Effective Use of Digital Tools and CAQDAS Software in Qualitative Evidence Synthesis and Systematic Reviews: Practical Approaches and Recommendations

  • Steve Wright
Keywords: Systematic Reviews, Qualitative Evidence Synthesis, Cochrane Handbook, CAQDAS, ATLAS.ti, NVivo


This paper focusses on practical steps to effectively harnessing digital tools and using market-leading Computer Assisted Qualitative Analysis Software (CAQDAS) packages to undertake systematic reviews and synthesise qualitative and mixed-methods research. With their foundations in the health sciences the gold-standard Cochrane methods have an increasing influence on other social science disciplines: especially educational and management research. The workshop is framed by the recently published Cochrane Collaboration Guidance for Qualitative Evidence Synthesis (Cargo et al., 2018; Flemming, Booth, Hannes, Cargo, & Noyes, 2018; Harden et al., 2018; Harris et al., 2018; Noyes, Booth, Cargo, et al., 2018; Noyes, Booth, Flemming, et al., 2018) which will form the basis of the forthcoming Cochrane Handbook.

Through an exploration of the authors’ practical experience in supporting the use of both ATLAS.ti and NVivo in systematic reviews, the workshop explores:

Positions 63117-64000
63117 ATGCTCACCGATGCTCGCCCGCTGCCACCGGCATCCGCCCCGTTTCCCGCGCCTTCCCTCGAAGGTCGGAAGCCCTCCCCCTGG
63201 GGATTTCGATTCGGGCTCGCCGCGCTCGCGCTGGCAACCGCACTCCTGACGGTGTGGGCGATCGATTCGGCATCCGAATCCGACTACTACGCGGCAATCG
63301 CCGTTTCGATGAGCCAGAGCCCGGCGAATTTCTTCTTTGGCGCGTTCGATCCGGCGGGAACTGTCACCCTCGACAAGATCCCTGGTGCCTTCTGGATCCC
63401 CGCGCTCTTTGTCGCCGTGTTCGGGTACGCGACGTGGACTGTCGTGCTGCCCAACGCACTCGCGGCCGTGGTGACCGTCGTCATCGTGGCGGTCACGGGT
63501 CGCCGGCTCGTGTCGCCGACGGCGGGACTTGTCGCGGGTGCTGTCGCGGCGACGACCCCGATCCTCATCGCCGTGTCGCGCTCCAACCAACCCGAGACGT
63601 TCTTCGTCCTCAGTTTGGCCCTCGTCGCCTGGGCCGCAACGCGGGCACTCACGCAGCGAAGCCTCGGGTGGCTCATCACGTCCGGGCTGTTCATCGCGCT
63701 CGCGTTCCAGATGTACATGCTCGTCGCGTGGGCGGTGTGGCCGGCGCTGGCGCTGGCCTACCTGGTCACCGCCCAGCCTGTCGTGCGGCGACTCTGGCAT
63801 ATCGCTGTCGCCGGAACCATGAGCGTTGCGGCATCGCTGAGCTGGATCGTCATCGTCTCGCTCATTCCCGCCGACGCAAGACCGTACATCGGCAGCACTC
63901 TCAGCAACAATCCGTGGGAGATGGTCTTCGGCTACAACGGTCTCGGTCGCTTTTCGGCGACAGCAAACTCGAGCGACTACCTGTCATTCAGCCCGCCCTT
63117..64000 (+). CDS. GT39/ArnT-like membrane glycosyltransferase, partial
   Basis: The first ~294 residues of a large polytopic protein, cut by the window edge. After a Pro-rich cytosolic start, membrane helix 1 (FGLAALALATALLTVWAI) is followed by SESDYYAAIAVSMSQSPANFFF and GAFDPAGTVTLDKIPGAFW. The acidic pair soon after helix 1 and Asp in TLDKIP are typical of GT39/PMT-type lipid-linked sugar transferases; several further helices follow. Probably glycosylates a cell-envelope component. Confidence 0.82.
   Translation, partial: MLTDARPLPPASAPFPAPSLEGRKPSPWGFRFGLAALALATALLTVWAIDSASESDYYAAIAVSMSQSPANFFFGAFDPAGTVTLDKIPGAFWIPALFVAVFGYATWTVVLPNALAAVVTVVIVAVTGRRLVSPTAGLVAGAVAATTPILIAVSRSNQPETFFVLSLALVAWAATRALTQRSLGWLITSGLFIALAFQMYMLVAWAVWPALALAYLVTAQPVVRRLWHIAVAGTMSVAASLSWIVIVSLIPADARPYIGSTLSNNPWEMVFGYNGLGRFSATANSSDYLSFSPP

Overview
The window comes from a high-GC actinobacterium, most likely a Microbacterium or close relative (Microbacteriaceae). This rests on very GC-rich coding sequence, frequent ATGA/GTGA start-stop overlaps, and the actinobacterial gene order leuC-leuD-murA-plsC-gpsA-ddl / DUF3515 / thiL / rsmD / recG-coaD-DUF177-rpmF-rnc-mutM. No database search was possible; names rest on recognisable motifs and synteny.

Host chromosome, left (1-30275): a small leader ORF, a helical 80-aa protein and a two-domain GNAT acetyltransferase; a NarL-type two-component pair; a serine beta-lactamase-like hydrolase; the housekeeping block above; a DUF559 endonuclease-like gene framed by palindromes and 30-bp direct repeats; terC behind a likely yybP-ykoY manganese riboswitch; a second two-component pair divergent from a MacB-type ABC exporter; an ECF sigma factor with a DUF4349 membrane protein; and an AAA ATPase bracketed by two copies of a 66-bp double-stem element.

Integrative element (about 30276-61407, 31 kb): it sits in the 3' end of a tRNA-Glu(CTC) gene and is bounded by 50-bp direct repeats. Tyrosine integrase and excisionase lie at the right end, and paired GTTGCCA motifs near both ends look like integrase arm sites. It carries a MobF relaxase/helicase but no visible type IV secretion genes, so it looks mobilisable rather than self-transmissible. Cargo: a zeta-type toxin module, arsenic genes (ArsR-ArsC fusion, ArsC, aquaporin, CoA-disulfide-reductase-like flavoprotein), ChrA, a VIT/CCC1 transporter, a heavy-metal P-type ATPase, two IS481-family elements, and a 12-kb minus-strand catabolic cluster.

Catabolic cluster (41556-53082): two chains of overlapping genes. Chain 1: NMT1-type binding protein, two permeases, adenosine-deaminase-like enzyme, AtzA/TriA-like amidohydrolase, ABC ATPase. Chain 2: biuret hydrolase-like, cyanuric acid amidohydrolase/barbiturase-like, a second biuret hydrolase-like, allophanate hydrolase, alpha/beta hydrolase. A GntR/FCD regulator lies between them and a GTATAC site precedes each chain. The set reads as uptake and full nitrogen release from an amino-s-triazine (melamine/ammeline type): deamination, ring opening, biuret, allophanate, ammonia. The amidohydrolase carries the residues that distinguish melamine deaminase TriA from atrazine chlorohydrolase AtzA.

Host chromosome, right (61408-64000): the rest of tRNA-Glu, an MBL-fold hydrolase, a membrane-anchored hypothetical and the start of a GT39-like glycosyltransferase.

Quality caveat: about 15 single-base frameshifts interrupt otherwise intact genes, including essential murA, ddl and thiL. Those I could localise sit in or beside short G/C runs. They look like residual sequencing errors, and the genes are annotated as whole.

• core principles of systematic reviews,
  • the place of CAQDAS and other digital tools in the workflow of a review,
  • using software for screening, quality analysis and synthesis,
  • creating and implementing analysis frameworks through coding hierarchies (including the provision of example coding frameworks for import and use)
  • using queries and memos to develop analysis
  • exporting and reporting findings.

A particular focus is on ways to move beyond categorical coding and into relational explorations of the influences and developments of different studies through exploring how coded segments can be linked together using of hyperlinks (in ATLAS.ti) vs see also links (in NVivo).

The presentation also seeks to propose pragmatic approaches for the assessment and selection of the best-fit tools for a review, rather than these being grounded in familiarity or institutional licensing arrangements. Finally, drawing on a current project to support an exploratory systematic evidence mapping in environmental science, the future landscape and potential for the new generation of automated and pattern-coding tools in CAQDAS software will be considered.